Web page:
Organizational Change WalkMe TeamUpdated December 7, 2021

What is OCM? (Organizational Change Management)

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What is OCM? (Organizational Change Management)

What is OCM?

OCM is short for organizational change management.

Below, we will explore OCM in detail, including:

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  • What OCM is
  • How it works
  • And why it is so necessary for changing businesses

Let’s start with the basics.

What Is OCM?

Organizational change management (OCM) keeps organizational change projects running smoothly.

Change managers and their teams hold a few responsibilities regarding organizational changes.

Organizational change management departments:

  • Assess and minimize the risk of organizational change projects
  • Ensure that change initiatives meet their goals within the intended timeframe and budget
  • Improve project outcomes while reducing negative impacts to the business
  • Overcome, avoid, or mitigate barriers to organizational change

This management discipline – also called change management – tends to focus on people, rather than processes or tools.

The main reason for this is that people run organizations.

Without their support, organizational changes cannot succeed.

How OCM Works

Organizational change managers follow a school of thought that originated in the early part of the 1900s.

Kurt Lewin, among others, contributed a great deal to the ideas that eventually became known as change management.

Today, many change managers use models that are founded on group dynamics and psychology.

These models are aimed at helping:

  • Engage employees
  • Motivate them to change
  • Explain the need for change 
  • Provide the skills and tools to change
  • Pushing organizational change forward, one step at a time
  • Reinforcing the change once a project is complete

Though there are different change models, or frameworks, many of them tend to focus on steps such as these.

Benefits of OCM

There are many reasons why OCM is necessary:

  • Risk analysis, prevention, and mitigation. Every business investment carries risk, including organizational change. Effective management will assess risks, rewards, and roadblocks in advance. This will help reduce risks and negative impacts to the business.
  • Cost reduction. Managed projects cost less than unmanaged projects. These cost reductions can come from many directions – improved employee support, more efficient use of resources, and so forth.
  • Reducing negative effects of change. Employee resistance and change fatigue, for instance, are two of the most common barriers to change (see below). An organizational change project can also impact many other areas of a business, however. One role of the change manager is to foresee, mitigate, and prevent these negative effects.
  • Improved employee productivity, performance, and engagement. Employees drive every change project. With proper management and leadership, employees will be more productive and fuel a project’s success. 
  • Reduced chance of failure. Poor management, or lack of management, often results in failure. And failed projects can be very costly, which is yet another reason why change management is so important.
  • Improvement of project outcomes. One of the goals of change management is to set goals … and exceed them when possible. The right change team will execute projects that meet those targets more often and get better results.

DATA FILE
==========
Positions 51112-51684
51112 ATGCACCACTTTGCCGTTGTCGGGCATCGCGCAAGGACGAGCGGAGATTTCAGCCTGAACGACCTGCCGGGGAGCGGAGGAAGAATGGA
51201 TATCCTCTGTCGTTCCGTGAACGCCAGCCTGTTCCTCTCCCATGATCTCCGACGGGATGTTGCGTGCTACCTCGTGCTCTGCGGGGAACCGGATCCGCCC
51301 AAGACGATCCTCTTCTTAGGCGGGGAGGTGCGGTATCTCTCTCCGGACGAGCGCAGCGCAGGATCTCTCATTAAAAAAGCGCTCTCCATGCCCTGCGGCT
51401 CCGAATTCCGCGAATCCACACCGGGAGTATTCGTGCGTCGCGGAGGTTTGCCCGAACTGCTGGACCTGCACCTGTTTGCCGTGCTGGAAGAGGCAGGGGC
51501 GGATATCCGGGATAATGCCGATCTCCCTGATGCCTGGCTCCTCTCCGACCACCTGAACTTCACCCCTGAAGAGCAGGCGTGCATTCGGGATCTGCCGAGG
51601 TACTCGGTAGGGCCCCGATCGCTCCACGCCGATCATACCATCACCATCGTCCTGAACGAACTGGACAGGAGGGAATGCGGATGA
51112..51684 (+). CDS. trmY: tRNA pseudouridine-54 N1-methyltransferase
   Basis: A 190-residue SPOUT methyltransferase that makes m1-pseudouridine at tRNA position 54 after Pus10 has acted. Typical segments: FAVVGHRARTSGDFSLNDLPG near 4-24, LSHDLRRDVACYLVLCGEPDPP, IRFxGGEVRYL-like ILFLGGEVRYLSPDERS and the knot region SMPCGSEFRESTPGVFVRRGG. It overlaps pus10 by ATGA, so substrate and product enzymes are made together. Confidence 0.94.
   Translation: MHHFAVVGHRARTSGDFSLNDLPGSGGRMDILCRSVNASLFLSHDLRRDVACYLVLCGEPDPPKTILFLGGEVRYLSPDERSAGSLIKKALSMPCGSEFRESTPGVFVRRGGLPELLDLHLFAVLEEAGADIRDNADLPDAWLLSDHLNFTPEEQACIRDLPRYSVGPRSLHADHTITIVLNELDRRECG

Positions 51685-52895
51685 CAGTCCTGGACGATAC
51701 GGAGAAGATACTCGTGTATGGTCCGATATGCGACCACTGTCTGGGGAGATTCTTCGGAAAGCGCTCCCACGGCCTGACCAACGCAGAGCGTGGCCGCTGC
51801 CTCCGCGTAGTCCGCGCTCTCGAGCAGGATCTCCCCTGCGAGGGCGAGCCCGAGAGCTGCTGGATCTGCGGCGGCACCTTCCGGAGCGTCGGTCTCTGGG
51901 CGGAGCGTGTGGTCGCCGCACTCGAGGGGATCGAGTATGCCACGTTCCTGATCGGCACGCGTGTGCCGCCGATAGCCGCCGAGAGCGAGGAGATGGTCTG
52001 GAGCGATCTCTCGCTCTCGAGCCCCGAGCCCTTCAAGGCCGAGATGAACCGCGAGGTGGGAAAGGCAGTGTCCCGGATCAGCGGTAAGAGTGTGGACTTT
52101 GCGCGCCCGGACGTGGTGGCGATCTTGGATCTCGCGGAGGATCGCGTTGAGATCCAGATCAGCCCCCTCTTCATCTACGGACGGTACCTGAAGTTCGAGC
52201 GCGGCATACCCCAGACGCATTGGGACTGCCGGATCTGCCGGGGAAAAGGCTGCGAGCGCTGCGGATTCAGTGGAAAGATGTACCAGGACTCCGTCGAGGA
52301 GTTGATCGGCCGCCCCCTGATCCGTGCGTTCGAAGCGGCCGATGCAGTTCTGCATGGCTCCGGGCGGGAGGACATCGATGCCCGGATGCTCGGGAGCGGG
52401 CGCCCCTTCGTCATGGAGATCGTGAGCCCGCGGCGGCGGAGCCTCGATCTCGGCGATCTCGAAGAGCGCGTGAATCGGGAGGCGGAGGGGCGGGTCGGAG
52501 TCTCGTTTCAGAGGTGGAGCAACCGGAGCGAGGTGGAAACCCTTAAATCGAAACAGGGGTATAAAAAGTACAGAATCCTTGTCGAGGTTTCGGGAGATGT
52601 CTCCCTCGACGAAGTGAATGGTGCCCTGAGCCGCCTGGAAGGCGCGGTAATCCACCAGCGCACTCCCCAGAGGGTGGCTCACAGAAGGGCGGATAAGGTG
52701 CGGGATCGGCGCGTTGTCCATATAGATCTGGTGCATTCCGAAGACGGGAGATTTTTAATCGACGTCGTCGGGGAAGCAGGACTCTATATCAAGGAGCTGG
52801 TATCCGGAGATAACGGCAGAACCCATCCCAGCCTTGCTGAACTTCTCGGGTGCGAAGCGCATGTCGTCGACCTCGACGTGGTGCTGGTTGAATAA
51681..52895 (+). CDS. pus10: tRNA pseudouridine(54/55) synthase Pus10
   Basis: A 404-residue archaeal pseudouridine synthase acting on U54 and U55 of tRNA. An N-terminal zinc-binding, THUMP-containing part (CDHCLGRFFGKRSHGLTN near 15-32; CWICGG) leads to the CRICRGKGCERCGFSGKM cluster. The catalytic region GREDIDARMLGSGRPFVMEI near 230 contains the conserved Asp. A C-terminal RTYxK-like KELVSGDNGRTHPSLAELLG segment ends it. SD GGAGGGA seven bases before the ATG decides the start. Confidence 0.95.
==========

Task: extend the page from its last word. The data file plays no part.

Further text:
• Increased ROI of change projects. Better project outcomes translates into a higher return on investment.

If an organization doesn’t effectively manage change, then there is a very good chance the change project will lose money.

Or, in some cases, it could fizzle out entirely.

Barriers to Organizational Change

Organizational change has its fair share of obstacles, as does every business activity.

Some of the challenges to organizational change (which OCM helps to overcome) include:

  • Change fatigue. Employees can tire of change projects, especially long ones. Change management uses specific tactics, such as reward systems or gamification, to prevent and mitigate this obstacle.
  • Employee resistance. Workers often resist change for a variety of reasons. Common causes of resistance include fear of change, lack of time, lack of trust in leadership, and a lack of skills. As with the other obstacles mentioned here, change managers target these factors and create strategies to overcome them.
  • Poor planning. Poor planning can also be the downfall of a change project. For instance, inexperienced business leaders may simply attempt to initiate a change by mandating it. 
  • Poor management. Likewise, when changes aren’t managed effectively, a variety of problems can crop up. Without proper management, the other problems mentioned here can easily spell the end of a change project.
  • Budget constraints. Proper change management planning can help assess a project and ensure it stays within budget. Other times, foresight can help managers adjust a project’s trajectory or process to ensure that it is financially feasible.
  • Lack of executive sponsorship. Executive support is a crucial factor for success in any change project. Change management teams should secure support as early as possible. Doing so can prevent roadblocks and ensure that the change project stays aligned with organizational objectives, among other things.

Change management principles are specifically geared to tackle barriers such as these.

This is one reason why change management is so valuable. 

Unless managers consciously address such challenges, then there is a likelihood that their change projects could fail completely.

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